Ten years ago, Taiwanese American Yao Huang founded The Hatchery, a New-York based startup incubator, with the mission of fostering an environment in which innovation can thrive. Today, her firm partners with brands like Microsoft and Amazon to incubate innovative, early-stage companies.  We sat down for a cup of coffee with her for this month’s TAP-NY Spotlight!

Huang was named by Forbes as 1 of 11 women at the center of New York’s digital scene, and by Beta Beat as one of 25 Women Driving New York’s Tech Scene. She also traveled with Secretary of State Hillary Clinton to Indonesia as part of the Global Entrepreneurship Program Delegation.

However, the path she’s taken in life has been filled with twists and turns. In stark contrast to her involvements today, earlier in life Huang studied pharmacy and as a recent graduate worked a corporate job in healthcare.

Can you share the story of your transition away from pharmacy?

I spent a lot of time getting a PharmD and enjoyed the career I had. I did well, but I knew the internet was going to be huge and wanted to be a part of it. So, I started a company with some friends. It was a great experience. I probably wouldn’t be where I am today without it. Luckily it was at time when the internet was still young — before social media, mobile, AI. It was much easier to pick up. I also had a knack for business development so handled that for the company. The experience in corporate helped to better understand how to do enterprise deals.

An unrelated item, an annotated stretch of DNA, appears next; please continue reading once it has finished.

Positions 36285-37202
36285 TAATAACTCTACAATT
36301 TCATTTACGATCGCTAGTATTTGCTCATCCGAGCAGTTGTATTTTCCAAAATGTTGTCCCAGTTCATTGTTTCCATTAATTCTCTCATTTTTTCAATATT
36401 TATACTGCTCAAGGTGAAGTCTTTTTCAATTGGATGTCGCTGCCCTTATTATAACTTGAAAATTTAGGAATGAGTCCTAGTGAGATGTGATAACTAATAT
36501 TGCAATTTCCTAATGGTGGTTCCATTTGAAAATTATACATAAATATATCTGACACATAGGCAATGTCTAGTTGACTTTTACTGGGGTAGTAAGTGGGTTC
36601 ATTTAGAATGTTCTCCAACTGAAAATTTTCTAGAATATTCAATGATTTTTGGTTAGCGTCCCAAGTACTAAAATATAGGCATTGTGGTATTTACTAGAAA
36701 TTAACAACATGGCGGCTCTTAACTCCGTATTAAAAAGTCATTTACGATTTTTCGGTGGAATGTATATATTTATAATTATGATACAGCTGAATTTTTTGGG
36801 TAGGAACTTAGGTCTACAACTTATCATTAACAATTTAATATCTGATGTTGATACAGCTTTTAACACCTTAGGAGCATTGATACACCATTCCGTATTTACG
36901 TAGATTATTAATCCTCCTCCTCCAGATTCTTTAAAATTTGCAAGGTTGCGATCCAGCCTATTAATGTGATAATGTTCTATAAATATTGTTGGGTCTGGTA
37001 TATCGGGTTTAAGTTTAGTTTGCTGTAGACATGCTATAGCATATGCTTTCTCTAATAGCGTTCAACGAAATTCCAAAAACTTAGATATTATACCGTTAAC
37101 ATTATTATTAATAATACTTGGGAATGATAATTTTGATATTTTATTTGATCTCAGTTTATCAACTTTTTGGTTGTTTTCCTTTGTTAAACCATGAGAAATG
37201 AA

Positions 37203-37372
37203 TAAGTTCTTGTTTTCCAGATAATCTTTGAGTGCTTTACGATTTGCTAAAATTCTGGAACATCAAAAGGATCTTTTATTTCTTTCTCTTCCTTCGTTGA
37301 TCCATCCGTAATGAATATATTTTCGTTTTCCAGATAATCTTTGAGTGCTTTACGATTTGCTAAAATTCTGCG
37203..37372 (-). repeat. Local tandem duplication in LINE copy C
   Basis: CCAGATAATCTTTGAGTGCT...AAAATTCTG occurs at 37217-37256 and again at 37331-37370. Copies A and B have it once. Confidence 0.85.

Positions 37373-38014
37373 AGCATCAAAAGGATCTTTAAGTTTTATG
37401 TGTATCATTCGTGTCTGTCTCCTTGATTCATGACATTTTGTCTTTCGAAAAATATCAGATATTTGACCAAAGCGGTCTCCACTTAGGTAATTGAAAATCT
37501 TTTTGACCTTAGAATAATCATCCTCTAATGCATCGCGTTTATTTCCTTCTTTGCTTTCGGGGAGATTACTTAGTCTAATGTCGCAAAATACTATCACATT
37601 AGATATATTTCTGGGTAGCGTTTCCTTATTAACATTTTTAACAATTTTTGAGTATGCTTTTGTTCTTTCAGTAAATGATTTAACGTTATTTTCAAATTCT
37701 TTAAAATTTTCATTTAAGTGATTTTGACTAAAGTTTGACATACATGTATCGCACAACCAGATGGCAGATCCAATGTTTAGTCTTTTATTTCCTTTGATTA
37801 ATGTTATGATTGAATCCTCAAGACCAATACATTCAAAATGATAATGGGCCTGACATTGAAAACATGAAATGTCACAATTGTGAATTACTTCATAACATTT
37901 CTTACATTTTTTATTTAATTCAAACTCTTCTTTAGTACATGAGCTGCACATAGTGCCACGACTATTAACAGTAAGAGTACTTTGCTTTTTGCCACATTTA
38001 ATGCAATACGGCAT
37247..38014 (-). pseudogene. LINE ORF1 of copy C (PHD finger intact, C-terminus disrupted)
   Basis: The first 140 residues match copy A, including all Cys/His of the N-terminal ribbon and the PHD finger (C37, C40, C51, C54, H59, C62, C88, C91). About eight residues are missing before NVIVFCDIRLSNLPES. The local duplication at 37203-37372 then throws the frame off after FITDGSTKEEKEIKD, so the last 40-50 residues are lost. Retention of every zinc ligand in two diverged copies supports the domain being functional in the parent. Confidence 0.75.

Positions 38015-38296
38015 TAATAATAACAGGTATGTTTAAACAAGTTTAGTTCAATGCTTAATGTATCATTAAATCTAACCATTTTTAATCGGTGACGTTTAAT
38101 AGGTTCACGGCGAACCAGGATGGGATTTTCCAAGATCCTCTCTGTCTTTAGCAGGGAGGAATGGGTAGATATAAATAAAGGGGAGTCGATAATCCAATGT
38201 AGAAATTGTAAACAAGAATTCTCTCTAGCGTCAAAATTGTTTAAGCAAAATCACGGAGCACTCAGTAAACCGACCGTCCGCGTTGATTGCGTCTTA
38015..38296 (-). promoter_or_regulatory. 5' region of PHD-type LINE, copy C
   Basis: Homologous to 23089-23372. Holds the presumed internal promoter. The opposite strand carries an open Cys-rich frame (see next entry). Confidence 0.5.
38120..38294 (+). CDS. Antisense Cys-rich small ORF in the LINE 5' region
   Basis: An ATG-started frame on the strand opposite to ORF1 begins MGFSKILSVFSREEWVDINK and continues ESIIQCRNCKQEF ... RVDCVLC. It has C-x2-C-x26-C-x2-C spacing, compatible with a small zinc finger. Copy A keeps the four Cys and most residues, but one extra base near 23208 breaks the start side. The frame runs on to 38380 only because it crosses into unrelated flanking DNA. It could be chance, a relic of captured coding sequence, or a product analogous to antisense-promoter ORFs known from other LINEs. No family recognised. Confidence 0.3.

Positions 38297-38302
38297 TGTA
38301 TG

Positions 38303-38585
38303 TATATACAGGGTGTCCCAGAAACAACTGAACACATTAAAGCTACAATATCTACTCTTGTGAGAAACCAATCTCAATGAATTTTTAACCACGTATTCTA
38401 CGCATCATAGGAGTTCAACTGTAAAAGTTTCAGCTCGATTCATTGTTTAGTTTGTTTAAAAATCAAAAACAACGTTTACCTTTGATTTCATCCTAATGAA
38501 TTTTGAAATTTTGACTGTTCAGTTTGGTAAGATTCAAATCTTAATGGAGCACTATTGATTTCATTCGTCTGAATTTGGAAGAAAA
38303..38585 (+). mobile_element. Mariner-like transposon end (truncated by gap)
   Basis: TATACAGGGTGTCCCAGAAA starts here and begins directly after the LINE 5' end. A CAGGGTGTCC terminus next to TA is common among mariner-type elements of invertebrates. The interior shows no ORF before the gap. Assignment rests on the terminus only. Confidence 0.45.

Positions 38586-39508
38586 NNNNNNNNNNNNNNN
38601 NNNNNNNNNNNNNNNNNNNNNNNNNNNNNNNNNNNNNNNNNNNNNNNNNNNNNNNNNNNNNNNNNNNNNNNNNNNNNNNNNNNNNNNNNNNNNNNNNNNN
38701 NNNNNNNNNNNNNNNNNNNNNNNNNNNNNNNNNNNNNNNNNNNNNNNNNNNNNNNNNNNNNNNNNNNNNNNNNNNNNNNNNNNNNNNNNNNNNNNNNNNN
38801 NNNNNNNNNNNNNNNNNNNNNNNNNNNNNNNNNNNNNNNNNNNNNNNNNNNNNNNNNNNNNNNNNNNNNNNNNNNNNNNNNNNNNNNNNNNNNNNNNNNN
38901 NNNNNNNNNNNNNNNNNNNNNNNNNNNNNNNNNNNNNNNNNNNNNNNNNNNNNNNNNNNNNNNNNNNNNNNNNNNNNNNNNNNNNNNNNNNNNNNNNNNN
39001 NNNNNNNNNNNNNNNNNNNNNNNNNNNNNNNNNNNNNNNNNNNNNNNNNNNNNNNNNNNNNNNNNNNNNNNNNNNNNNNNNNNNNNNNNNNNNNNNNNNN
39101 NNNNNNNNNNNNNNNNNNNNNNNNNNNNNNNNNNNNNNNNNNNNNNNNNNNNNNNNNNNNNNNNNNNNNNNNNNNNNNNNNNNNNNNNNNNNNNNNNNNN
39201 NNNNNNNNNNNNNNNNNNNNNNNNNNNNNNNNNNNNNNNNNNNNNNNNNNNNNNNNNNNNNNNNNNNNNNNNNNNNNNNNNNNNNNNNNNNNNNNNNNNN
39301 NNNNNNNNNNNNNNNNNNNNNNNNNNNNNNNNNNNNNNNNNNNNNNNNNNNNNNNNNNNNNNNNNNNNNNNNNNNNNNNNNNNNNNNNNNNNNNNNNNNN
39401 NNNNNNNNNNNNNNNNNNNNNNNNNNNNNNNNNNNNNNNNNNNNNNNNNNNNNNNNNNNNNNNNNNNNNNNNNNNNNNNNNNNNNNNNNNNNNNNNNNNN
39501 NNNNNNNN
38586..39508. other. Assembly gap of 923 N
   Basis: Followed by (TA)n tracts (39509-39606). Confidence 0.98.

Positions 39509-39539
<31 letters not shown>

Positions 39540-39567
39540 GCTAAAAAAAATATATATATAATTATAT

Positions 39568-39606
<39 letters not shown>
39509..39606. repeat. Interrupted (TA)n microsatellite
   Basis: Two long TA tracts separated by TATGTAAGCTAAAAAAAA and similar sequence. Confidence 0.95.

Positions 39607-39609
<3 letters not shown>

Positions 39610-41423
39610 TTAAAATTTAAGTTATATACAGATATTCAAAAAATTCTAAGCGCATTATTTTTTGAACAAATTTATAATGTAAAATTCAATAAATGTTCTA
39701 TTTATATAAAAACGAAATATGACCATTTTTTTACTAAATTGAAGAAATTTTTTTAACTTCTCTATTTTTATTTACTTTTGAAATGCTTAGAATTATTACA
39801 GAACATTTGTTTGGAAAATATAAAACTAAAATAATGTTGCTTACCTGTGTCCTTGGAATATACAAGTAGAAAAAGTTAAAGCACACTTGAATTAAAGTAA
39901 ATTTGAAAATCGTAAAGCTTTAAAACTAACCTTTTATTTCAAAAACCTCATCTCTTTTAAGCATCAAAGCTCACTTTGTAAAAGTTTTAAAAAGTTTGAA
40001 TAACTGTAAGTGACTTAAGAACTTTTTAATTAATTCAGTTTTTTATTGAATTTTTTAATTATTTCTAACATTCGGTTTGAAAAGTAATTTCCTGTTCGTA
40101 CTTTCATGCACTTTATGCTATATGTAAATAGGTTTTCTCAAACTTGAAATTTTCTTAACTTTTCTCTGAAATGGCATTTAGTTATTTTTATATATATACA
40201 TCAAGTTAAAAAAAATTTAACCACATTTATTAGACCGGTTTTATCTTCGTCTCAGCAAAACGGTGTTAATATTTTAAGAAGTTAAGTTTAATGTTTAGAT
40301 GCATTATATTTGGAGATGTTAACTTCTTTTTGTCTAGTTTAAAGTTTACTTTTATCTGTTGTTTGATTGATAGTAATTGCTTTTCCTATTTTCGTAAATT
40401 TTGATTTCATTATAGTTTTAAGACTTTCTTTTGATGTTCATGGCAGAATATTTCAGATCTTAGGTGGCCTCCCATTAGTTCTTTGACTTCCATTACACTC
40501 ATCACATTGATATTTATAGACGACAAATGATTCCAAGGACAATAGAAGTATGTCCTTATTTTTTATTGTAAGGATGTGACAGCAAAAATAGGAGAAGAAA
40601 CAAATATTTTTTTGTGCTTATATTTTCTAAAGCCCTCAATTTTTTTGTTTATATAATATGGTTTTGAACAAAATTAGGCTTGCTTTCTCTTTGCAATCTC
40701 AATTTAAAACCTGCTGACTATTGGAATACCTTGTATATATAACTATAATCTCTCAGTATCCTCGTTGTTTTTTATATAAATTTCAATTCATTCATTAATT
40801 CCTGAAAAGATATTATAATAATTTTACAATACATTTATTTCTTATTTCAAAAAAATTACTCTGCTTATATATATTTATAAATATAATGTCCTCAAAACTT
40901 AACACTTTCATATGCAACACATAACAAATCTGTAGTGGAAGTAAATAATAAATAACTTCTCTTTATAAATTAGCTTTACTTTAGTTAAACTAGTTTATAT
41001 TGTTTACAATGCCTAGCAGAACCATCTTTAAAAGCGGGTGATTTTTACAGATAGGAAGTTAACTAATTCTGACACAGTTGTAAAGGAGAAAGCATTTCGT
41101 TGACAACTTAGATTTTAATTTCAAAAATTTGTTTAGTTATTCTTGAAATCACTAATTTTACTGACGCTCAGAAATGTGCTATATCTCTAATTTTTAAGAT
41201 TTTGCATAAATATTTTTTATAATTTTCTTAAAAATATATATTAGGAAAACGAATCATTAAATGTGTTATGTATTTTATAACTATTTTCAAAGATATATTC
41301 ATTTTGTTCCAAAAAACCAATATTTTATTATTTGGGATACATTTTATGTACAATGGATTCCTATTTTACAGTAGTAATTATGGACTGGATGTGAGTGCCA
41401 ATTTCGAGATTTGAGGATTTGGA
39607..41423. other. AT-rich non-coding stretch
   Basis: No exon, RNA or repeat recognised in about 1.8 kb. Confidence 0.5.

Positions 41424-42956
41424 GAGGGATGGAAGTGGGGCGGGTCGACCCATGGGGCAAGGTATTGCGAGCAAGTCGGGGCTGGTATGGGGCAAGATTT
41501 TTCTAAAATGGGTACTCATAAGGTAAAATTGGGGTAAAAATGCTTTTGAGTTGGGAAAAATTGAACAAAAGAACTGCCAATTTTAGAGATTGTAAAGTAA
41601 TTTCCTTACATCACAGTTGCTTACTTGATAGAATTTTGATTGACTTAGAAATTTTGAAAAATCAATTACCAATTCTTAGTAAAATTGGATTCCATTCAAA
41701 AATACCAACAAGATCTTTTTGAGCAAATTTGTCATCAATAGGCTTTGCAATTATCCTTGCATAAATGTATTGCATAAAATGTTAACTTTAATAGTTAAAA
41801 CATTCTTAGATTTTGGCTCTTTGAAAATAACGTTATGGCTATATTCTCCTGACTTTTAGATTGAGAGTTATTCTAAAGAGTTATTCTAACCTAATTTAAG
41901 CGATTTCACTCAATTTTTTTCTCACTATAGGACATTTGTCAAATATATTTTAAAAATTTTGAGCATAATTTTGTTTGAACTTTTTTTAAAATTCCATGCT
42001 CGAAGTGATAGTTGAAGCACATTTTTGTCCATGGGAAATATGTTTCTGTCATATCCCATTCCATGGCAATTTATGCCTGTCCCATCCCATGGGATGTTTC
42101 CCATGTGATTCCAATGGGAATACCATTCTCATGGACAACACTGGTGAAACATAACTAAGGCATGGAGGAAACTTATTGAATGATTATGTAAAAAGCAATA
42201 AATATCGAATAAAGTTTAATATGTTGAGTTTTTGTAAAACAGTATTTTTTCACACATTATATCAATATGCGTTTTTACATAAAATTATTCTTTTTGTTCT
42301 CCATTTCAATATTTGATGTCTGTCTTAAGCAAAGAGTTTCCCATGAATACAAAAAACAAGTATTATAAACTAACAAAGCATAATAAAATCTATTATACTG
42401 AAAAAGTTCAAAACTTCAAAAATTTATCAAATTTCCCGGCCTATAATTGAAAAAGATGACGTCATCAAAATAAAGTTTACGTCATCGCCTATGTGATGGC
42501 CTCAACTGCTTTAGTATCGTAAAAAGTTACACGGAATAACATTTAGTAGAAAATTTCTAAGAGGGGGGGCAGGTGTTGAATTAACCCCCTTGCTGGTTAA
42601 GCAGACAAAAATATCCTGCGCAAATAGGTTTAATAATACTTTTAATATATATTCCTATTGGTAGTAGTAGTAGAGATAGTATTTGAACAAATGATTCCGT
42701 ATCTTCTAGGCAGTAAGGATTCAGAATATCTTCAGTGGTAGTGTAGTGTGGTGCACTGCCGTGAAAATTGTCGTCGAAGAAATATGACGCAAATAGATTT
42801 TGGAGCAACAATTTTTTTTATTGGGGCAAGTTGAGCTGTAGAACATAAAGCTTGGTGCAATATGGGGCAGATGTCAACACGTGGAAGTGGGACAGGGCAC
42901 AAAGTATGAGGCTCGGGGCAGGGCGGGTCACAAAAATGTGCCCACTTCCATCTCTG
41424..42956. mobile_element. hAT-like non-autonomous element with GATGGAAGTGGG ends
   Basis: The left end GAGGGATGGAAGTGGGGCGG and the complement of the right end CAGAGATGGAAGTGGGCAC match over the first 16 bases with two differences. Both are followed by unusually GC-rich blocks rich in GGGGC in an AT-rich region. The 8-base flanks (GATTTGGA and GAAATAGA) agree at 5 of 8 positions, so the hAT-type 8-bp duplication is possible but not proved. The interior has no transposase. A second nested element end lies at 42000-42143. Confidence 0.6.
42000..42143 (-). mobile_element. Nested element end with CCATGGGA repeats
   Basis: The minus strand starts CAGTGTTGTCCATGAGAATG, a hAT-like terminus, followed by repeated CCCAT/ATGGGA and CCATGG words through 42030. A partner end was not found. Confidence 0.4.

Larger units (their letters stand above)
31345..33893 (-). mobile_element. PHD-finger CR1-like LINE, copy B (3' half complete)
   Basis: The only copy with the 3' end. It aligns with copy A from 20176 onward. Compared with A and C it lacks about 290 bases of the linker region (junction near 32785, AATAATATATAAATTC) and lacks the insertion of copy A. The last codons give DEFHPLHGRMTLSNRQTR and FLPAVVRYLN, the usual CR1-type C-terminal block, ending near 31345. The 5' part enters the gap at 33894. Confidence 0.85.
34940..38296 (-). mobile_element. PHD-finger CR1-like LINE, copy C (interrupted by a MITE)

What’s your favorite memory or experience in Taiwan?

The food! There is no place better. I did a one week foodie road trip down the east coast stopping every 30 minutes to sample the best eats of the area.

Who/what inspires you every morning?

I meditate, have a ‘happy playlist’ that I skip to until I’m ready to dive into the day with everything I’ve got. Just trying to make each day a little better than the last.

Given your involvement in the NY tech scene, any advice for aspiring entrepreneurs?

I know you’re going to want to dive head first. It’s must smarter to plan a little. Do some research. Speak to some people who may know a little more. Do competitive analysis, market analysis, budget. It’s also okay to join a growing startup for experience. It doesn’t always have to be your idea. The journey with a solid team is worth the experience.

Do you have any advice for women who are just starting their careers?

Ask questions. Find a good set of mentors who can guide you. Be able to make friends at work. People who will champion for you. Do what you need to gain your core confidence. You’re going to need it. So if you haven’t figured it out yet, jump off the ledge until you do, but don’t sit there — meaning do something you’re amazing at to get it; meditate; or break through your fear with a leap until you do. Without it, you’ll not get very far.

It’s also okay to take stepping stone jobs. Not everything you do is all about purpose. Sometimes it’s just to acquire skills, meet people, and get to the next place. Just get to work.

Any book recommendations?

Never Split the Difference – a FBI hostage negotiator’s take on negotiations. Great read with examples.

The Hard Things About Hard Things – man was that a tough road, no one should be complaining after reading Ben Horowitz’s journey.

Favorite restaurant in New York?

15 East – best sushi in NY 🙂